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Wild, Wild West: Western Wild Fires

Josh Calloni, Reporter

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Dozens of wildfires have sprung up out west, causing millions of dollars in destruction damages, on top of destroying irreplaceable things.  

The fires have sprung up in many western states, the worst of it being in Montana, Oregon and Idaho. There are currently over 150 individual fires burning in those states, most of which have now combined into much larger, more dangerous fires. In all, there are 11 currently states dealing with wildfires. There is not much sign of slowing either, as all the states affected are looking at over 80 degree temperatures with very minimal rain for the next few days, according to local news stations.

“I have a few family members out west affected by the fire; it’s a scary situation,” senior Nick Dye said.

Many people have been displaced by the fires, as well as made sick by the heavy smoke in the air. The smoke is said to be able to be seen as far away as Michigan. The biggest fire currently burning in the Los Angeles, destroyed 4000 acres, and had already destroyed 32 homes. The fire was at 56 percent contaminated when these stats were recorded, so it has a chance to double in damage, according to arcgis.com’s wildfire maps, on September 12.

“Rescuers could use helicopters on the fires and send some in on foot when fires sprout to rescue anyone caught up in it” said sophomore Caleb Rodden said.

The hardest part for residents affected by these fires is that it’s not on a planned route. Unlike the residents affected by hurricanes recently in the south, many of the people affected by fires have no time to gather things before evacuating. The fire moves fast, and on its own path, meaning that if the fire is threatening, residents have very minimal time to gather things and loved ones up and get out to safety. This can be hard to deal with, as most people would not have time to grab things that could not be replaced, such as pictures or family memories.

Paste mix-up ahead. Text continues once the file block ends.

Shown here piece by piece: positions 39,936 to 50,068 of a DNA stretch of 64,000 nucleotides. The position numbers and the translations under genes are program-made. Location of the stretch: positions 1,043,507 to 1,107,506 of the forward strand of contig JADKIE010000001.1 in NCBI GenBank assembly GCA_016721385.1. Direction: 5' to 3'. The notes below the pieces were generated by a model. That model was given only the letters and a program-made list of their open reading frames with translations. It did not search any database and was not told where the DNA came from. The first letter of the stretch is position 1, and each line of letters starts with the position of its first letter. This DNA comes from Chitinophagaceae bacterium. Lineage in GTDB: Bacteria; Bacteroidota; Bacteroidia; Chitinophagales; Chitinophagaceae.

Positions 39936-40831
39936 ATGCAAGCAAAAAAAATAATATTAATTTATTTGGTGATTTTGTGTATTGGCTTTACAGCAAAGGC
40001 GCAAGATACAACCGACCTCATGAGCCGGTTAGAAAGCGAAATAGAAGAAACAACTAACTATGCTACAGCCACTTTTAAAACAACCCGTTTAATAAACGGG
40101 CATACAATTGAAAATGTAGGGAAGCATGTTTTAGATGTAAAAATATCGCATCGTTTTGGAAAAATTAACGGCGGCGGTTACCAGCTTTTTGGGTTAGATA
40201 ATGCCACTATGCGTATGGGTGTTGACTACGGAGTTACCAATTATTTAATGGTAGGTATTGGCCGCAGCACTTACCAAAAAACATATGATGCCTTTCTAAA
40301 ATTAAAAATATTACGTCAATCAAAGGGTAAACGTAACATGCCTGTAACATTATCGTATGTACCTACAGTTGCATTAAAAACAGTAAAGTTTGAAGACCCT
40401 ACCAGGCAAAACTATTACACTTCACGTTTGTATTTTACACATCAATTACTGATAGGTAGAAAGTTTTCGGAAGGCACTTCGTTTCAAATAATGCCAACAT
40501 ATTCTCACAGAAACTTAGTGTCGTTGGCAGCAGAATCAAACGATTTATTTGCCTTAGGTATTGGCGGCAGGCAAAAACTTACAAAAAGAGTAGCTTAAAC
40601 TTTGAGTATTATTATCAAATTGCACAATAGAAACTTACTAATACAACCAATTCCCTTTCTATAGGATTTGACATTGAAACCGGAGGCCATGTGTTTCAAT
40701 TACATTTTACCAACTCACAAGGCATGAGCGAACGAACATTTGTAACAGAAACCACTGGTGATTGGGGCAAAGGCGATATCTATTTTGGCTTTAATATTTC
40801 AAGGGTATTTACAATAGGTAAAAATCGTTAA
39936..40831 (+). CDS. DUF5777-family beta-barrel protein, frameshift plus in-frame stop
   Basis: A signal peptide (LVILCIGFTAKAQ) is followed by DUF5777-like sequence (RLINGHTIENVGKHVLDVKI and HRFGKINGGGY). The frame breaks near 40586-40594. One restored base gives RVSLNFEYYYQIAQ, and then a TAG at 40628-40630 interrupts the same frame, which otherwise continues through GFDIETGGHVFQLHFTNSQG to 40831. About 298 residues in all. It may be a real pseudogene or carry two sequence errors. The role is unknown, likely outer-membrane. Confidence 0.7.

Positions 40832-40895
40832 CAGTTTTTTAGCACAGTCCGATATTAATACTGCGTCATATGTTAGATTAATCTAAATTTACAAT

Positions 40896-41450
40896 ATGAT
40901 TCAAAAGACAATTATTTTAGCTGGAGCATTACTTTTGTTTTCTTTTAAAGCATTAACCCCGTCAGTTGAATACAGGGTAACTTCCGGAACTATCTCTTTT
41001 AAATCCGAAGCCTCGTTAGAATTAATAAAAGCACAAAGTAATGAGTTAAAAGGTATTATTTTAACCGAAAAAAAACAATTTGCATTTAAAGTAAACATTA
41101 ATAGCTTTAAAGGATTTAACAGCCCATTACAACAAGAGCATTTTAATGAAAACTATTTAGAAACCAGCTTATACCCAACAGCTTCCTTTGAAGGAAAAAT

Rain has moved through California, but not in the areas where these fires are. If the rain does not come, the fire could destroy much more.


2 Responses to “Wild, Wild West: Western Wild Fires”

  1. Sydney Swanson on September 29th, 2017 9:26 am

    Great job with your story. It would be neat if you could find a copyright free picture to go with this.


  2. Danielle Gregory on November 14th, 2017 10:45 am

    California is that weirdly unfortunate spot of the world where, no matter how much the icebergs melt or the sea level rises, it doesn’t get any rain. Here’s hoping someday we’ll acknowledge global warming and the west coast will act more like a landform than a colossal matchbook.


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Wild, Wild West: Western Wild Fires